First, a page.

Asthma Diabetes
Cardiac Related Hearing Loss
Cerebral Palsy Obesity (Greater than 95th percentile)
Congenital Hydrocephalus Seizure Disorders
Cystic Fibrosis Sickle Cell Anemia

Financial Eligibility

Financial eligibility is based on family size and income level. A family's income must be at or below 200% of the federal poverty level.

Tennessee Department of Health Children's Special Services Program Financial Eligibility Requirements Effective January 15, 2020.

Family Size

Annual Income Poverty Level





































Each additional
person add




Guidelines based on the HHS Federal Poverty Guidelines, Federal Register, 2020, Vol. 85, No. 12, January 17, 2020, pp. 3060-3061,

Transition Planning

Transition planning is a process that is personal, individualized, deliberate, coordinated, developmentally appropriate, age appropriate and culturally competent.

Children, young adults, and their families experience many transitions, large and small, over the years. Transition for children and youth with special health care needs and physical disabilities is a continuum of change. Each transition is an opportunity to help the child, young adult, and family gain the skills to optimize success and manage future transitions. As young adults reach adulthood, they need information to help make their transitions smooth and effective.

Transition planning assures that your child receives services necessary to make appropriate transition to:

  • Adult health care
  • Work
  • Independence

Your child’s Transition Plan would include services necessary to assure transition to all aspects of adult life which include:

  • Medical
  • Independent living
  • Financial
  • Legal (conservatorship/guardianship)
  • Educational / Vocational
  • Employment
  • Social/Recreation
  • Family resources
  • Additional resources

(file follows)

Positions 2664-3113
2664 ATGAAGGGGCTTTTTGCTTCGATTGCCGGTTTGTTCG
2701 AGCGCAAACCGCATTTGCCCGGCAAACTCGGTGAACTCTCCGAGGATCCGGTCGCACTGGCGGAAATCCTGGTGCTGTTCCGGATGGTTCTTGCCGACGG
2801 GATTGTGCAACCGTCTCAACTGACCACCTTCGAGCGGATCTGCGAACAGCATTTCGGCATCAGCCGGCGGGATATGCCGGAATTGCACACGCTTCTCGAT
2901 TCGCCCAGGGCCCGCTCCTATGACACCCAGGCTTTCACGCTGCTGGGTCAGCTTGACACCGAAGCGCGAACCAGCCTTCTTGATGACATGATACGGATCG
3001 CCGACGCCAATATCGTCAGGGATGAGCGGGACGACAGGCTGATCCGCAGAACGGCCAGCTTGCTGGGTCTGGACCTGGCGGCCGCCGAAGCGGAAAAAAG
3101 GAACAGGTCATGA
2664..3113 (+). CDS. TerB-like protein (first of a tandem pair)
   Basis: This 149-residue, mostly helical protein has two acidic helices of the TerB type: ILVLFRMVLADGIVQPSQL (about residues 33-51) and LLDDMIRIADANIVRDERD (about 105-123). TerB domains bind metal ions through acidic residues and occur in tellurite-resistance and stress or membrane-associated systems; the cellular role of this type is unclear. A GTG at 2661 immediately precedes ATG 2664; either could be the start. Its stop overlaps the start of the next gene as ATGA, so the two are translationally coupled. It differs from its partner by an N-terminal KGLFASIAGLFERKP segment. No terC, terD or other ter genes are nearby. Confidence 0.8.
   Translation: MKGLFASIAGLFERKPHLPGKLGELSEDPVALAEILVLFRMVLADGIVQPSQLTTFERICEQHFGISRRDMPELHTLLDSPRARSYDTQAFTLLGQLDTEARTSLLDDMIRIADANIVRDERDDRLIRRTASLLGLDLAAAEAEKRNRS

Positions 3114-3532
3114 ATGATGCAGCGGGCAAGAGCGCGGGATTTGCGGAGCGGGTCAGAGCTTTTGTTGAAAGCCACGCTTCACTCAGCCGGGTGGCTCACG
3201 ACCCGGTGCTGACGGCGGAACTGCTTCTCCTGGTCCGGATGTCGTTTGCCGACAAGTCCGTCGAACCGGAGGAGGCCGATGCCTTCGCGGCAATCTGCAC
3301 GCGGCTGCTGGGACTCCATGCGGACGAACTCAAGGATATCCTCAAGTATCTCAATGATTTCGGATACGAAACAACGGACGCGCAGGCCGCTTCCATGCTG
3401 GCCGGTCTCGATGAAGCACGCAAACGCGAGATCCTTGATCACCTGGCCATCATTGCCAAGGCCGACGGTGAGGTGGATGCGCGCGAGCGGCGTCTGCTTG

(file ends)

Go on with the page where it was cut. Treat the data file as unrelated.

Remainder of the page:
Additional Resources


Asthma Management Toolkit

Medical Home Toolkit

Disability Resources

Tennessee Disability Pathfinder

Tennessee Chapter American Academy of Pediatrics

State of Tennessee Department of Education Special Services

State of Tennessee Department of Intellectual and Developmental Disabilities

State of Tennessee Department of Mental Health and Substance Abuse Services

Vanderbilt Kennedy Center

Family Voices

Resource Directory by County

County Resource Directory


Reports and Publications

Vendor Agreement

Children’s Special Services authorizes health care providers and durable medical equipment vendors/suppliers to provide services to CSS clients.

Authorization to Vendors and CSS Letters of Agreement are effective for a three-year period.

The vendor agreement packet includes:

  • Letter of Agreement
  • Authorization to Vendor Agreement Form
  • W-9 Form
  • Supplier Direct Deposit Authorization Form

Please click on the link below to access the vendor agreement packet:

  1.  Vendor Instructional Letter (New)
  2.  Vendor Instructional Letter (Renewal)
  3. Letter of Agreement
  4. Authorization to Vendor Agreement Form
  5. W-9 Form
  6. Supplier Direct Deposit Authorization Form

If there is a change of personal/company information, provider/facility representative must complete the Change of Personal/Company Information Form and submit it to the CSS Central Office.

Please click on the link below to access this form: